How to rework small surface mount LED

I talked about soldering small surface mount LED in my previous posts by using DIY reflow oven. Today I would like to show you how to rework similar LED, which is, to desolder this LED off the PCB and solder a new one on it… continue on

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The one with yellow bulb was just reworked.

Teardown of Ricoh Theta 360 Degree Spherical Panorama Camera

The first impression of the Ricoh Theta 360 Degree Spherical Panorama Camera is its odd appearance — to me it feels like a bar of chocolate wafer. The dual lens reminds me of the bubble eye goldfish. For some reason I was given this 1st generation Ricoh Theta camera for free, but broken. So why not taking a peak at its inside? … continue on

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Siding removed.
Siding removed.

Soldering a high-density LED array using DIY reflow oven

A recent project requires soldering 600+ tiny LEDs on long narrow circuit boards. The LED, Philips Rebel Z ES, is as small as 1.6mm x 2mm, and is placed 2.5mm apart from each other…continue on

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Philips Rebel Z ES LED size vs. US quarter dollar
Philips Rebel Z ES LED size vs. US quarter dollar

How to rework high density package ICs with DIY reflow oven

I am working on a DIY PCB project that requires mounting three PICOR PI3301 Power regulators. Unfortunately, the PI3301 comes with a high density 123-pin LGA footprint in a 10mm x 14mm package… continue on

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Reflow oven soldering without stencils

First of all, let’s take a look at the video clip below (link) to find out how it is possible to reflow solder components without stencils.

I talked about DIY your own reflow oven in my previous article. People may wonder that only a functioning reflow oven won’t do the job as you must have stencil to dispense solder paste. Yes, stencils are usually considered as key piece of equipments for reflow soldering process. The purpose of stencil is to restrain the solder paste within the specific pad area. The thickness of stencil also decides the amount of the paste to apply for soldering. Stencil, however, is non-trivial to manufacture. It usually requires special material and laser-cutting. That’s why stencil is quite costly, sometimes even more expensive than your PCB board.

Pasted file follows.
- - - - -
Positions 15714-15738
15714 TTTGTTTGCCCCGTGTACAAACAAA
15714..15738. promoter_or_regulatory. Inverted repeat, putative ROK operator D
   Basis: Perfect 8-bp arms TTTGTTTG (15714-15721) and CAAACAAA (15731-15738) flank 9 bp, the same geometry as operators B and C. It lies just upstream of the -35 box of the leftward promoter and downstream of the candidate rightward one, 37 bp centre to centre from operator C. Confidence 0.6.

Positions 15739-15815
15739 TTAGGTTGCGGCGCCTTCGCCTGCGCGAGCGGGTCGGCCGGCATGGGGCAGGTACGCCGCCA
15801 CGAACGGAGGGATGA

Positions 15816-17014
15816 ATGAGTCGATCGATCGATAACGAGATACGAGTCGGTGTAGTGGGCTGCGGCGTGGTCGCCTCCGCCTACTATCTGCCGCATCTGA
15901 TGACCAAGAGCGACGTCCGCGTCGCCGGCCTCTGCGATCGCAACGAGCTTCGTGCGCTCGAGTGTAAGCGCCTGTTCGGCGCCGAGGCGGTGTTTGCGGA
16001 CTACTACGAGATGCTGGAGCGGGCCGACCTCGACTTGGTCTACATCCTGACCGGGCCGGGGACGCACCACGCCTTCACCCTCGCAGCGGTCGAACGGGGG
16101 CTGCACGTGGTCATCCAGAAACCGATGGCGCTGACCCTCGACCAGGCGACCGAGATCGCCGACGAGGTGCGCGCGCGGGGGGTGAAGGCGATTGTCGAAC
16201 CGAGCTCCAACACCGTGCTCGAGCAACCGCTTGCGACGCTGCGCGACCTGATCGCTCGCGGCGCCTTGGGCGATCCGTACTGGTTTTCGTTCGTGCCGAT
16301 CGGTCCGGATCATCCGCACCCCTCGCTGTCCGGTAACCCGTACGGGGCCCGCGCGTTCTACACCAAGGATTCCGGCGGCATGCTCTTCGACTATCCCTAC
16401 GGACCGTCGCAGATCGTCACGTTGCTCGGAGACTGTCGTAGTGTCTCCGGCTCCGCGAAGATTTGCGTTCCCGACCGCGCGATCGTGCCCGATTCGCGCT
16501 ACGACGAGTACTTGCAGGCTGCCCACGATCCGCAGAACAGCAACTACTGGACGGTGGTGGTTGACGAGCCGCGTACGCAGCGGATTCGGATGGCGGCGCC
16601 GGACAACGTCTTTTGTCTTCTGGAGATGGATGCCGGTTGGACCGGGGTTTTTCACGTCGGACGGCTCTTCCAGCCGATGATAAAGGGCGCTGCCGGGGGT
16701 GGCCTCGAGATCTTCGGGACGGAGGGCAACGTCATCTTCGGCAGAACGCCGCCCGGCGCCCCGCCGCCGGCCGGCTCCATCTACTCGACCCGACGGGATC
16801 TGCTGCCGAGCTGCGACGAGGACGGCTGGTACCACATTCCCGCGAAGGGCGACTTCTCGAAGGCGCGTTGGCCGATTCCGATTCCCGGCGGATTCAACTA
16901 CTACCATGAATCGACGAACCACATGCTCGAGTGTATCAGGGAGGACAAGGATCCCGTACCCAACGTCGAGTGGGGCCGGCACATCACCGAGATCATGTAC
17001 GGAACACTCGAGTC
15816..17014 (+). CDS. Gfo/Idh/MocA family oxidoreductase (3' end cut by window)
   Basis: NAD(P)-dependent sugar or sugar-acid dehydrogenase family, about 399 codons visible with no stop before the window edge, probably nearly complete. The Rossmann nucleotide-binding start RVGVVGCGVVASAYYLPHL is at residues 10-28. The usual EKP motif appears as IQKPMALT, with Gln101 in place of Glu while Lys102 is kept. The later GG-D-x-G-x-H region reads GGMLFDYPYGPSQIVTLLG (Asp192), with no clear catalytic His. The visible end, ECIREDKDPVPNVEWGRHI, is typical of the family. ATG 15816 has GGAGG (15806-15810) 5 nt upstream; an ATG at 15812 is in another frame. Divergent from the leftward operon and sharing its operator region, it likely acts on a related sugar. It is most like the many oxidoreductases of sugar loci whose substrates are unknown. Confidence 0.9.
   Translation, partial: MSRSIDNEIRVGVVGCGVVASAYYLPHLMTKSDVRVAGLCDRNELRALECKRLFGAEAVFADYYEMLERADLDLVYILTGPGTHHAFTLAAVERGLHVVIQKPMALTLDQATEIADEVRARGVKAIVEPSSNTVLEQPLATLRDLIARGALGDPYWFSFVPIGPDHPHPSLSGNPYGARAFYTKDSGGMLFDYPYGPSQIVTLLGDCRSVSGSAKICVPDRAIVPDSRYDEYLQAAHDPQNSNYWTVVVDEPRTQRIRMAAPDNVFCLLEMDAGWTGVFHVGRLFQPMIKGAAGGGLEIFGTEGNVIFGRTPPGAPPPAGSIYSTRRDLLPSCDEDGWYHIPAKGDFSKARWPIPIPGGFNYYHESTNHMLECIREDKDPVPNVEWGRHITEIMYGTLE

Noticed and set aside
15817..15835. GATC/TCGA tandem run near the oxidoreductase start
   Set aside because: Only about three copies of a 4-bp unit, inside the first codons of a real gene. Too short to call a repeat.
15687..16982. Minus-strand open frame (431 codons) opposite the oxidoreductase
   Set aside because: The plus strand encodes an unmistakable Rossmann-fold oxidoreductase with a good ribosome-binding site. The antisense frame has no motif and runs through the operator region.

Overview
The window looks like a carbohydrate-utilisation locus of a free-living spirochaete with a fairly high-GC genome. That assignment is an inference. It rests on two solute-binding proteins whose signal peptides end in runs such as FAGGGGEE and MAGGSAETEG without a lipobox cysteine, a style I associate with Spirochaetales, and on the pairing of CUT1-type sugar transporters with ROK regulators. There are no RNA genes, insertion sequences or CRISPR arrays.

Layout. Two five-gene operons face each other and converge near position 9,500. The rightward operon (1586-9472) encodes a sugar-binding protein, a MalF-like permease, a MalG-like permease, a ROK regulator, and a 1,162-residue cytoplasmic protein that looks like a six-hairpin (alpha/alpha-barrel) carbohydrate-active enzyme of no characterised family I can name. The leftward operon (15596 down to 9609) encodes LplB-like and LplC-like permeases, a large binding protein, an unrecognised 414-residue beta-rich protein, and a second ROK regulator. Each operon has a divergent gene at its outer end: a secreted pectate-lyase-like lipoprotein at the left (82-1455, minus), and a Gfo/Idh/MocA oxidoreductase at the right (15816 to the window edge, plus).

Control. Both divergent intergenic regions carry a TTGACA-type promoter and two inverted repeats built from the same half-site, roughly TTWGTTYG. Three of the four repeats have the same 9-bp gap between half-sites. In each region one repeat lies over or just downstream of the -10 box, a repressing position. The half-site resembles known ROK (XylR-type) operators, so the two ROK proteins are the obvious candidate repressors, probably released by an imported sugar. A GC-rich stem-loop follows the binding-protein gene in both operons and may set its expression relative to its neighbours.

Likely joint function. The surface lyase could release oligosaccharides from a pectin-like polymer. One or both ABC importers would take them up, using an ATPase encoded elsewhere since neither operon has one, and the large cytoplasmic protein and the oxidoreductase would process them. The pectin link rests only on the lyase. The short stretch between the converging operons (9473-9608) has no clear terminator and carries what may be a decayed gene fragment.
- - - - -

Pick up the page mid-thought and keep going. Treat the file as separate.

With_Stencil Without_stencil

Figure 1. Left: Solder paste applied with stencil; Right: Solder paste applied manually (without stencil)

The difference is quite obvious: you get a clean and neat solder paste dispensing with the help of stencil. On the contrary, the PCB on the right side looks messy as the paste is simply dropped on to the pads without a stencil. Messiness might be acceptable considering this is not your final product. The “bridge” where paste (usually applied too much) connects to its neighbors across different pads seems to be a problem because it might cause short-circuit.


Figure 2. The sketch illustrates how paste is bridging across two pads.

With the help of “surface tension”,  the PCB on the right side of figure 1, however, is still a useful board for reflow process. As we know when solder paste is heated to certain temperature, it melts and becomes “liquid”, which will flow in compliance with surface tension. The molten solder that was placed in between pads (also called solder mask) will be pulled away by its neighboring paste that was placed right on the pads. Further more, surface tension also helps the alignment of components. If a component is not accurately positioned over its footprint, the surface tension will help “move” it into place when the solder paste melts. The video above contains a clip towards the end shows how small SMT LEDs are “pushed” and “rotated” into place when the solder paste melts.

So, as long as you have a reflow oven, chances are that you can start soldering your small footprint ICs without stencils or automatic mounting machines!

Convert a toaster oven into a PCB reflow oven (video)